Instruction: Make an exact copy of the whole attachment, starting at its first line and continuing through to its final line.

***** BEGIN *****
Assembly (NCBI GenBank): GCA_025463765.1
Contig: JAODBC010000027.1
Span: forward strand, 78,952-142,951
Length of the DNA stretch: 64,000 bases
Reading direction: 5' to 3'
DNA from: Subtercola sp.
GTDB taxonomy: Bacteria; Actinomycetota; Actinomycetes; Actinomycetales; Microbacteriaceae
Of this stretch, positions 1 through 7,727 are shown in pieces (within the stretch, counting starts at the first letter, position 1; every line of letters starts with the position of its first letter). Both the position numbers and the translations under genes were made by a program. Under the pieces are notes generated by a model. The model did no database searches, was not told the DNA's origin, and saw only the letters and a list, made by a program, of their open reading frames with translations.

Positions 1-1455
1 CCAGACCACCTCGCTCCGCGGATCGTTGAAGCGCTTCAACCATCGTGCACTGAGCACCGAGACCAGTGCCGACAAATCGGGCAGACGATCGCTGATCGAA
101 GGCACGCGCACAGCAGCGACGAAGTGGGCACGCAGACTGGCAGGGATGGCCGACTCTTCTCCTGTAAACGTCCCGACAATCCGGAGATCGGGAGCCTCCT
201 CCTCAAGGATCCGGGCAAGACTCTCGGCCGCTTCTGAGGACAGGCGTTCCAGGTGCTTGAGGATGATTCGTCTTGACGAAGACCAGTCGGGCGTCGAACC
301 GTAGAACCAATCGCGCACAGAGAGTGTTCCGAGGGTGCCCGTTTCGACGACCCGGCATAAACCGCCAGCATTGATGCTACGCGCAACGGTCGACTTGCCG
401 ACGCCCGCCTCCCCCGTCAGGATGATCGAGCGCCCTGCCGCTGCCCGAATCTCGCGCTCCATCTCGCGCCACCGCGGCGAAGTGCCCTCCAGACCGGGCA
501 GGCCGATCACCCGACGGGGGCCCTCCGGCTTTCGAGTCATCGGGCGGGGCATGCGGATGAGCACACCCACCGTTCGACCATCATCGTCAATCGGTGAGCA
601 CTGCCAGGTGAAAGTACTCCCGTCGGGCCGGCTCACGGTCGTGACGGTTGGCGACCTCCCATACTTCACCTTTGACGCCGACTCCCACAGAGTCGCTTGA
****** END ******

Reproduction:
Assembly (NCBI GenBank): GCA_025463765.1
Contig: JAODBC010000027.1
Span: forward strand, 78,952-142,951
Length of the DNA stretch: 64,000 bases
Reading direction: 5' to 3'
DNA from: Subtercola sp.
GTDB taxonomy: Bacteria; Actinomycetota; Actinomycetes; Actinomycetales; Microbacteriaceae
Of this stretch, positions 1 through 7,727 are shown in pieces (within the stretch, counting starts at the first letter, position 1; every line of letters starts with the position of its first letter). Both the position numbers and the translations under genes were made by a program. Under the pieces are notes generated by a model. The model did no database searches, was not told the DNA's origin, and saw only the letters and a list, made by a program, of their open reading frames with translations.

Positions 1-1455
1 CCAGACCACCTCGCTCCGCGGATCGTTGAAGCGCTTCAACCATCGTGCACTGAGCACCGAGACCAGTGCCGACAAATCGGGCAGACGATCGCTGATCGAA
101 GGCACGCGCACAGCAGCGACGAAGTGGGCACGCAGACTGGCAGGGATGGCCGACTCTTCTCCTGTAAACGTCCCGACAATCCGGAGATCGGGAGCCTCCT
201 CCTCAAGGATCCGGGCAAGACTCTCGGCCGCTTCTGAGGACAGGCGTTCCAGGTGCTTGAGGATGATTCGTCTTGACGAAGACCAGTCGGGCGTCGAACC
301 GTAGAACCAATCGCGCACAGAGAGTGTTCCGAGGGTGCCCGTTTCGACGACCCGGCATAAACCGCCAGCATTGATGCTACGCGCAACGGTCGACTTGCCG
401 ACGCCCGCCTCCCCCGTCAGGATGATCGAGCGCCCTGCCGCTGCCCGAATCTCGCGCTCCATCTCGCGCCACCGCGGCGAAGTGCCCTCCAGACCGGGCA
501 GGCCGATCACCCGACGGGGGCCCTCCGGCTTTCGAGTCATCGGGCGGGGCATGCGGATGAGCACACCCACCGTTCGACCATCATCGTCAATCGGTGAGCA
601 CTGCCAGGTGAAAGTACTCCCGTCGGGCCGGCTCACGGTCGTGACGGTTGGCGACCTCCCATACTTCACCTTTGACGCCGACTCCCACAGAGTCGCTTGA